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Gigabyte GA-Z77X-UP7 Motherboard Halloween Review

Posted October 19, 2012 by James Baranski (Drdeath) in CPU & Motherboards







Total Score


Release Date: Current
Price at time of Review: $399


Top shelf overclocking motherboard reaching 6GHz+ on dry Ice.


Gigabyte's Easy Tune 6 rather meh for a top shelf motherbaod.
If your into extreme overclocking, the Gigabyte Z77X-UP7 should be exactly what your looking for.
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by James Baranski (Drdeath)
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Zombie Z77 Chipset

Intel’s development follows their “tick-tock” strategy; that is, one swing represents a new architecture, and the next focuses on process improvements. This development cycle is about 2 years each, so here we are in 2012 with Ivy Bridge (Tick).

With the launch of Socket 1155 came the H67 and P67 chipsets, H67 was geared to the budget-oriented consumer, with onboard graphics and no overclocking abilities. P67, on the other hand, employed only discrete graphics but came with high performance overclocking capabilities. Each had pros and cons, and users were essentially forced to make a choice when going with a new hotrod Sandy Bridge processor.

The launch of the Z68 chipset changed that approach, as users can now benefit from the best of both worlds. The simple explanation is the Z68 is a hybrid of both H67 and P67, bringing onboard graphics and high performance overclocking in a single package. Recently, Intel launched the Z68 Gen.3 chipset and these motherboards are compatible with both Ivy Bridge and Sandy Bridge with a BIOS flash. The Z68 Gen.3 features PCIE 3.0 with one exception: Ivy Bridge operates with PCIE 3.0 but Sandy Bridge works at 2.0.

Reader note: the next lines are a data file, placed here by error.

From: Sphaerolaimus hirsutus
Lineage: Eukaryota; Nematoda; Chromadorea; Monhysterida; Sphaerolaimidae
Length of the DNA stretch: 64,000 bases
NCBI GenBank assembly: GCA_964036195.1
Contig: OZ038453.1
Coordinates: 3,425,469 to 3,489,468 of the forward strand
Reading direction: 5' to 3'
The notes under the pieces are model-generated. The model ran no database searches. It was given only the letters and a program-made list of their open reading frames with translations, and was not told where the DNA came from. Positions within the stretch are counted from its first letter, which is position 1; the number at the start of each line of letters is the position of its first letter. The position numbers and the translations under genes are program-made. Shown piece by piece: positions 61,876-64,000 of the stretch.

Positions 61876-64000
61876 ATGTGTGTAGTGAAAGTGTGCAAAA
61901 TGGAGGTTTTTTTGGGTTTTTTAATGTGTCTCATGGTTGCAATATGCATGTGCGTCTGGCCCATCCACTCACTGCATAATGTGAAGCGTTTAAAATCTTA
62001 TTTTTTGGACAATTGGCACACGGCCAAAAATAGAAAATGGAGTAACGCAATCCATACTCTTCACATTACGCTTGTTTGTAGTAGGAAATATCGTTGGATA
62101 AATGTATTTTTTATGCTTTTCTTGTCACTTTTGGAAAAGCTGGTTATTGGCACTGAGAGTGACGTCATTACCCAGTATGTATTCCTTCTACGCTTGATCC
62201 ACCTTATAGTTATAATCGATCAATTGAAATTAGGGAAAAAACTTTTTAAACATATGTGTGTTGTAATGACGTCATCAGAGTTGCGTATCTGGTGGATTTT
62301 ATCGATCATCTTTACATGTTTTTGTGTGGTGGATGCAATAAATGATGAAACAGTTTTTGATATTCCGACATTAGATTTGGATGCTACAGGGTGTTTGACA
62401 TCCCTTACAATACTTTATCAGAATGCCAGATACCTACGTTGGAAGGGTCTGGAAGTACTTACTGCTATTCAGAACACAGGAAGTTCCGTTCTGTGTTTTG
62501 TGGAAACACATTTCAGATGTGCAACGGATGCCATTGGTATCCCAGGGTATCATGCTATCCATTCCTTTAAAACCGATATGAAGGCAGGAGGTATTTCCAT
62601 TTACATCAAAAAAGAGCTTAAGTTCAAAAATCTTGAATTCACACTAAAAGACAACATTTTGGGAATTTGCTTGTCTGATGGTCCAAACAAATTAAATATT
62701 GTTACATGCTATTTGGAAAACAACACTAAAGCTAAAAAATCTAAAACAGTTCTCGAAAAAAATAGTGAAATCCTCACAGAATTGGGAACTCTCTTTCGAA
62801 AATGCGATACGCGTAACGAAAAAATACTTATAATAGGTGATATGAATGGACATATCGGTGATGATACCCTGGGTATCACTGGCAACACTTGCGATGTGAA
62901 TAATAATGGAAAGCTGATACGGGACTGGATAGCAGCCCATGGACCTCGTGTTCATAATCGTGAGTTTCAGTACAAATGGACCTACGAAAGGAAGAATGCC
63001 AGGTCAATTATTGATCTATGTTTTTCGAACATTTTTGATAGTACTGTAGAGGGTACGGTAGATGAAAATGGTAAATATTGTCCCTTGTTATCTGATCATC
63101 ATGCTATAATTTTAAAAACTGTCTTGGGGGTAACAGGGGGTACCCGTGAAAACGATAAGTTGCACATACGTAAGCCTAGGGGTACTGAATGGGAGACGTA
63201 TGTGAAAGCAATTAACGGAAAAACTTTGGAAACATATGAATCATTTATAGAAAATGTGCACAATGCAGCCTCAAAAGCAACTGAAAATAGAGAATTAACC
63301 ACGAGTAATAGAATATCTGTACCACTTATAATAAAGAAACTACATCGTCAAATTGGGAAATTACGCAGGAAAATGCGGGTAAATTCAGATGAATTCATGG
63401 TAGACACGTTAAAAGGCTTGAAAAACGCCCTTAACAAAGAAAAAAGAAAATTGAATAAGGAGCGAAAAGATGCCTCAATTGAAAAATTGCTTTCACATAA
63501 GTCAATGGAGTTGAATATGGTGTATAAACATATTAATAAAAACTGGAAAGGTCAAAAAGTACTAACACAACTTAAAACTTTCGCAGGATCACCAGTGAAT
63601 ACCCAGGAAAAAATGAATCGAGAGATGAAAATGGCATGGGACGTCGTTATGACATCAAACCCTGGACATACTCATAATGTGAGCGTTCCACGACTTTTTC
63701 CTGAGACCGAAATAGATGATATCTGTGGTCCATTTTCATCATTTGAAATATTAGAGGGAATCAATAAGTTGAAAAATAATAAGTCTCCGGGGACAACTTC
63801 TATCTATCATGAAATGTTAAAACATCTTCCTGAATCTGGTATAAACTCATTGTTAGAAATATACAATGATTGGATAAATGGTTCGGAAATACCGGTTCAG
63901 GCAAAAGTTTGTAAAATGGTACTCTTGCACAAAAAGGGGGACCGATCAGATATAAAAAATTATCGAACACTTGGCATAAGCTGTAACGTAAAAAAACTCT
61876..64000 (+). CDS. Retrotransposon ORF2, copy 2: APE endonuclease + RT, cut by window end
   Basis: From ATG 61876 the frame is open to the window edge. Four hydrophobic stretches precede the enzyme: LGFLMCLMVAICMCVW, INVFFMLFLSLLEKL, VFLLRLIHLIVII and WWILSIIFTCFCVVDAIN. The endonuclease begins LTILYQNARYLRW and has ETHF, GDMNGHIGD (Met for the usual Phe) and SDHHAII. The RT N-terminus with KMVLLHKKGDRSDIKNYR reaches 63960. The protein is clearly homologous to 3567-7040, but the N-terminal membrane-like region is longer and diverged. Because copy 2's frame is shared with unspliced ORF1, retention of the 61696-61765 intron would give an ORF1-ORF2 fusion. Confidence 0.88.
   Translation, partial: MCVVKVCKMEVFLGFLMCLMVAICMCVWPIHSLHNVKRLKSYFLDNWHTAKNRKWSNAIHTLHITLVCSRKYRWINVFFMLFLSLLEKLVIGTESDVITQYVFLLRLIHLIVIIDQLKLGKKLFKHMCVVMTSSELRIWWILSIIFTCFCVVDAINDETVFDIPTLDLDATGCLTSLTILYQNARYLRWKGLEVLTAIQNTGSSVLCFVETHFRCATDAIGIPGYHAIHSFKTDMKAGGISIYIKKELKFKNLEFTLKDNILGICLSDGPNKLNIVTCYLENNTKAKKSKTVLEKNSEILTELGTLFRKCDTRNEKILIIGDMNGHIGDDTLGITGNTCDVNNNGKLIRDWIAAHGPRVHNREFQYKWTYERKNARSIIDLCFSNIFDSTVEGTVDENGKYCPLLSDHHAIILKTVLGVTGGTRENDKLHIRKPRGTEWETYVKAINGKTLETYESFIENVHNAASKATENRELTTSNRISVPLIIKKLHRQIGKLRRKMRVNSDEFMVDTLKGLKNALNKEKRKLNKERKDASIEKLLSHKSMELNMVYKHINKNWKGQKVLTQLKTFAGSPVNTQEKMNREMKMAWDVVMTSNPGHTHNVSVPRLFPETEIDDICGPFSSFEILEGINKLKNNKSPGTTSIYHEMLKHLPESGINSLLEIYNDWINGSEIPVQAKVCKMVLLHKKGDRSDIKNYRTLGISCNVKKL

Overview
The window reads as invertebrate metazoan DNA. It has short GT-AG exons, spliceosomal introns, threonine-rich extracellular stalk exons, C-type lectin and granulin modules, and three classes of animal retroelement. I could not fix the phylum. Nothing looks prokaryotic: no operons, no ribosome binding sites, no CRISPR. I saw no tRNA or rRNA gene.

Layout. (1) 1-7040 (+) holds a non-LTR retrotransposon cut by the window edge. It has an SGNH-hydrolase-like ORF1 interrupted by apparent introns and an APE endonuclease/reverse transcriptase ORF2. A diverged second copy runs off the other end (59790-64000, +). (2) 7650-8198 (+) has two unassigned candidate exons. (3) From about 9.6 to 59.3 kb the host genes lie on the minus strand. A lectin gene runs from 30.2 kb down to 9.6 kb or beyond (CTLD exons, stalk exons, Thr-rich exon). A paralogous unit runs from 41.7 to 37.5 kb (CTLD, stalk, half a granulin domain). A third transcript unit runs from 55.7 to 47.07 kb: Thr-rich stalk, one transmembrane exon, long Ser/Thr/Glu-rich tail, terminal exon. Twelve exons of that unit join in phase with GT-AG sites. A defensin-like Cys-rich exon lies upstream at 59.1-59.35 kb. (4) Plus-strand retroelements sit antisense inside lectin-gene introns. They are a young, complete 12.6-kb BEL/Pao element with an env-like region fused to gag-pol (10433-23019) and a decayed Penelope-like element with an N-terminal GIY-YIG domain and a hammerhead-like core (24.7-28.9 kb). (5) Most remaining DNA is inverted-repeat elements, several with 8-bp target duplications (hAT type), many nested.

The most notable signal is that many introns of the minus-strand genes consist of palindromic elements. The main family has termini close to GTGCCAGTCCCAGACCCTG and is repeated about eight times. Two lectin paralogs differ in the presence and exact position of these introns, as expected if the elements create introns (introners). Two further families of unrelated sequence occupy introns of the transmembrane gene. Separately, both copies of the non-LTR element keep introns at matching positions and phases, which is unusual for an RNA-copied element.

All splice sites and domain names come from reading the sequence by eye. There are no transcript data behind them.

Here we are today, the Z77 chipset is here. Actually, Intel has 3 chipset controller hubs, the Z77 and Z75 and H77. The major differences between the 3 chipsets are not much, but the Z77 boasts more PCI slots while the Z75 sacrifices Intel Smart Response Technology (SSD Caching) and the H77 has no overclocking ability (Just as the H67).

Here are the chipset features of each:

Now, as far as Z77 vs Z68 goes, let’s start with the most noticeable difference. The PCIE lanes can be split into different configurations, 16 x 1/ 2 x8 or x8/ x4, x4. This configuration is only available on the Z77 as the Z75 breaks them into 1 x 16x and 2 x 8x all with PCIE 3.0. The Z77 chipset also supports 3 independent displays along with 4 USB 3.0 ports and 10 USB 2.0 ports. The Z68 chipset had no USB 3.0 support but boasted fourteen USB 2.0 ports. Both chipsets run dual channel and another noticeable upgrade is that memory native speed increased from 1333MHz to 1600MHz.

Here is the Z77 chipset block diagram:

And, contrasted against the Z68, below:

Let’s take a look at Ivy Bridge next, to better understand where this board is coming from, and what it means for those looking to upgrade.

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One Comment


    I just bought one of these about a week ago, and I must say it is ridiculously easy to tune this board. Hitting ~4.6GHz on air!
    (Water isn’t an option with young kids in the house… too much risk!)

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